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Retail Rises While Housing Stays Depressed

The Federal Reserve’s most recent statistical review indicated that retail spending growth has been increasing year-over-year, but it appears that the more people spend on minor luxuries, the

The Federal Reserve’s most recent statistical review indicated that retail spending growth has been increasing year-over-year, but it appears that the more people spend on minor luxuries, the less they’re saving for a home. Americans have been spending on cars, clothes and electronics, boosting U.S. retail sales for October, the last month for which information is available. For five consecutive months retail sales have been increasing, and many economists, factoring in the record breaking sales on Black Friday and Cyber Monday, anticipate the trend to continue.

Retail has been among the few areas of the economy bolstering domestic growth; playing a large part in the third quarter’s 2.5 percent rate of economic expansion, the fastest pace in over a year. Many of the customers snapping up tablet computers, cosmetics and new clothes though have extra cash for a reason; they aren’t buying a home. The current tenuous economic situation appears to be changing the way people operate. With the potential collapse of the eurozone and analysts doubting a full recovery for the U.S., few Americans are running to the bank to buy a house. Even if they did, loans for homes are more difficult to come by these days, as mortgages require more money up front and better credit.

Ellen Zentner an economist at Nomura told the Wall Street Journal that, “Despite more job gains this year, affordability remaining near record highs, and rising rents generally steering renters to buying, home sales have been unable to break out of a narrow range.”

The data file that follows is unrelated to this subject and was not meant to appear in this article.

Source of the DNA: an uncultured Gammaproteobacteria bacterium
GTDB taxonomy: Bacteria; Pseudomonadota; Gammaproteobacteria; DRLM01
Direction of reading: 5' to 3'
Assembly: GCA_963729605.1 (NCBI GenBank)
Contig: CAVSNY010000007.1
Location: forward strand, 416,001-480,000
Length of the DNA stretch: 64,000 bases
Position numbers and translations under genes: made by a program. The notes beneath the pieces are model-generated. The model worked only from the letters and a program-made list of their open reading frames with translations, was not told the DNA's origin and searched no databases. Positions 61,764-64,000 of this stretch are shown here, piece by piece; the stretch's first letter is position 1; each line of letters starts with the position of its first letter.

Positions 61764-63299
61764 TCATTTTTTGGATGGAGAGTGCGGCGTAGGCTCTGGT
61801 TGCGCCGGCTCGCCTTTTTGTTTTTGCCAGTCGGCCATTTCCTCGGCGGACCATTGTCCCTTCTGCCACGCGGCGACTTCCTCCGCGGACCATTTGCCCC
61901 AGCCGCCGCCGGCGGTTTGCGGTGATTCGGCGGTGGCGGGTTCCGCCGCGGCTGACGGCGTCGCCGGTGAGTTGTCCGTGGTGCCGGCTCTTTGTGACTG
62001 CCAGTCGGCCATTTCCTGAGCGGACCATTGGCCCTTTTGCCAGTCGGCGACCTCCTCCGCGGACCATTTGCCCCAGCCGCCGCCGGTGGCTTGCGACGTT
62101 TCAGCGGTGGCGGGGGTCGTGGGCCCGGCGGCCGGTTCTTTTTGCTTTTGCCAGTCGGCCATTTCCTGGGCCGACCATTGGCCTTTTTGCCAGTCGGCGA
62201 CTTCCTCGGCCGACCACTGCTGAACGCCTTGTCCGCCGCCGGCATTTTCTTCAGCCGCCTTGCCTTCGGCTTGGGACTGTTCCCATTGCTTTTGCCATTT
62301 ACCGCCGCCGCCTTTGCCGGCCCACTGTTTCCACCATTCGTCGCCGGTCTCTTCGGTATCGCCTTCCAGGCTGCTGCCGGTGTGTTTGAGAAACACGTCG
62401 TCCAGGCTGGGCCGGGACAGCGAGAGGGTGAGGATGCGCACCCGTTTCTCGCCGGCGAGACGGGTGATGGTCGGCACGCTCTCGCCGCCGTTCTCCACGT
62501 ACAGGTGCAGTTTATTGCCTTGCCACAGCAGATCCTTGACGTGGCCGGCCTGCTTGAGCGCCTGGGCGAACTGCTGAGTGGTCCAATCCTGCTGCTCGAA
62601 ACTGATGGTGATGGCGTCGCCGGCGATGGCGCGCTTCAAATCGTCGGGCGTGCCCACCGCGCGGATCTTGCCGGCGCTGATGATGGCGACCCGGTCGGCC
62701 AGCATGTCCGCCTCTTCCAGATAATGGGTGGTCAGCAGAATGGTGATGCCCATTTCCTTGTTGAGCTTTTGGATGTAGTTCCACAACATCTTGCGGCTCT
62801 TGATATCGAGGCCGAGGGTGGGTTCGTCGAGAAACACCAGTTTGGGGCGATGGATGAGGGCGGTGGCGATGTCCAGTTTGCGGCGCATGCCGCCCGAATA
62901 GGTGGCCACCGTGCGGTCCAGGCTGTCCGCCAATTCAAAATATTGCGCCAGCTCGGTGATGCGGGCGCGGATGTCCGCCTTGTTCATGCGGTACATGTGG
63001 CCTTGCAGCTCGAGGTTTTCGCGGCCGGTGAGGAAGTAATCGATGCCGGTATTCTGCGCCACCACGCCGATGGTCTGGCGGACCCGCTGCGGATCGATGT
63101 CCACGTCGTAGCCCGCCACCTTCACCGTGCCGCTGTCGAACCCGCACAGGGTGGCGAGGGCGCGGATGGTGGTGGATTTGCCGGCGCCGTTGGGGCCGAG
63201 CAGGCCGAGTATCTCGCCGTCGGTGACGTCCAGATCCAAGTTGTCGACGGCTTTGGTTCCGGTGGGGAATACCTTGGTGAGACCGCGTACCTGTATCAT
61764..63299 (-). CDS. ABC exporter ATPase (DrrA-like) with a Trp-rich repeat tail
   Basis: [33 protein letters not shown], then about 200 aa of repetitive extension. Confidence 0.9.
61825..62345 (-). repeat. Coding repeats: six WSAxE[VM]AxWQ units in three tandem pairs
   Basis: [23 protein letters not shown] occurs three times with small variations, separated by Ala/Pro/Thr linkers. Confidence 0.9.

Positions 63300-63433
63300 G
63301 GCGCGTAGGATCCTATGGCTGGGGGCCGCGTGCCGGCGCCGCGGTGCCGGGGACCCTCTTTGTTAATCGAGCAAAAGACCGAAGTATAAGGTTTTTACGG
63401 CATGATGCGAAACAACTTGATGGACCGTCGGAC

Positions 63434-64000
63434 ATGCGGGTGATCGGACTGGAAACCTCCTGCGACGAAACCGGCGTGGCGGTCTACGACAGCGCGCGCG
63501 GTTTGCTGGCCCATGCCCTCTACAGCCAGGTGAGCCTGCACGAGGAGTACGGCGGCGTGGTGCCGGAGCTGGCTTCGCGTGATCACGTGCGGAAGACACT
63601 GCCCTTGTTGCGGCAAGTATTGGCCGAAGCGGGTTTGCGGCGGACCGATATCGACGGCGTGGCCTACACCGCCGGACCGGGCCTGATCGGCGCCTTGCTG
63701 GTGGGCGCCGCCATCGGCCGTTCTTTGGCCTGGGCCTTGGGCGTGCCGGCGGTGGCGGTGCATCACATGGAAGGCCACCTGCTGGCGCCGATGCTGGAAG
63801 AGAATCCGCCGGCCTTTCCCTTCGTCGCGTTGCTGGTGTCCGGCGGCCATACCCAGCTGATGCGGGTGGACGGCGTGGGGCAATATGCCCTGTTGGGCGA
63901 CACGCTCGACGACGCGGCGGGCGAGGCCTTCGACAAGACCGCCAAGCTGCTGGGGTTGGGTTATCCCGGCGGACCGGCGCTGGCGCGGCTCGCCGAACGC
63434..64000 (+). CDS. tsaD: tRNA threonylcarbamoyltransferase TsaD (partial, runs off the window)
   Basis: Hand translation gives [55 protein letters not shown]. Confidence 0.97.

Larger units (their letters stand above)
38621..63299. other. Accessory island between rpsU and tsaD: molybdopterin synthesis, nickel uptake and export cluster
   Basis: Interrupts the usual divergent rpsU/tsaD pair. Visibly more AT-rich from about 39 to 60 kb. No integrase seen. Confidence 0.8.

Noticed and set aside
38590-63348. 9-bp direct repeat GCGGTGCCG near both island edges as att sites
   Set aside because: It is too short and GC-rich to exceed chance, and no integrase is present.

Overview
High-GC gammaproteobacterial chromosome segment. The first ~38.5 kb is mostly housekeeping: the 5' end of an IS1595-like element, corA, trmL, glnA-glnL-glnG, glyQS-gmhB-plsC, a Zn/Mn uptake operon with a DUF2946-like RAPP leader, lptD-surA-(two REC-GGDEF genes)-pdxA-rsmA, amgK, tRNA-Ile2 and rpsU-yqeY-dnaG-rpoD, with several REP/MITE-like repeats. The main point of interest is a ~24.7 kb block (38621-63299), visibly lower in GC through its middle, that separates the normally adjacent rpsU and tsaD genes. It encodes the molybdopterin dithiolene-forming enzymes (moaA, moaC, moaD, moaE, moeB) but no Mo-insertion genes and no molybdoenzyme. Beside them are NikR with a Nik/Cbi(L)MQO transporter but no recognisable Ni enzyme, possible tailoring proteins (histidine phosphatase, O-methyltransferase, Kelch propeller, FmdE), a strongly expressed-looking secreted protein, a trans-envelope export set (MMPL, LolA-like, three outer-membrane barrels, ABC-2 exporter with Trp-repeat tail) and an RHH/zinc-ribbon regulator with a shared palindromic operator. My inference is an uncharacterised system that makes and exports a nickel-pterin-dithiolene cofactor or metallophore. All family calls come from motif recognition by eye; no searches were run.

A new survey by Appraisal Research Counselors Ltd. observed that trend noting that young people between the age 25 and 34 favor the flexibility offered by renting. Many young people have directly experienced how difficult it is to find a job in today’s market and want to be willing to relocate if need be. Others are interested in being able to escape a lease should their current employment turn sour.

“We are riding this sea change in how housing is changing in the U.S.,” said Reggie Brown, chief executive officer of All Property Management LLC to Business Week “The only growth is rentals.”

As young people with jobs continue to rent rather than save for a home, two things are occurring: they are hampering a full economic recovery and spending more money on smaller ticket items.  These factors are intimately related. This trend was coined “The Lipstick Index” by Estee Lauder in 2001. She found that sales of lipstick and other cosmetics rose contrary to the direction of the economy. During times of trouble, people are more likely to spend on minor luxuries than make decisions that will have a major impact on their finances or require significant forethought. While lipstick may be an outdated metric, the tendency remains glaringly obvious in the form of nail polish, sales of which increased 59 percent year over year. Rising sales of clothing items at stores from Saks (SKS) to Target (TGT) further exhibit this inclination.

This sort of spending is not negligible when it comes to an economic recovery, the stronger numbers helped to quiet qualms concerning a double dip; but growth would need to be double third quarter levels on a consistent basis to begin to tackle such obstacles as unemployment. An additional concern, as rental rates become more expensive alongside rising demand, is that all the growth born from consumer spending is unsustainable. If jobs remain elusive, and pay rates maintain depressed levels until 2021, consumers may be forced to reduce spending of all kinds in the coming years.

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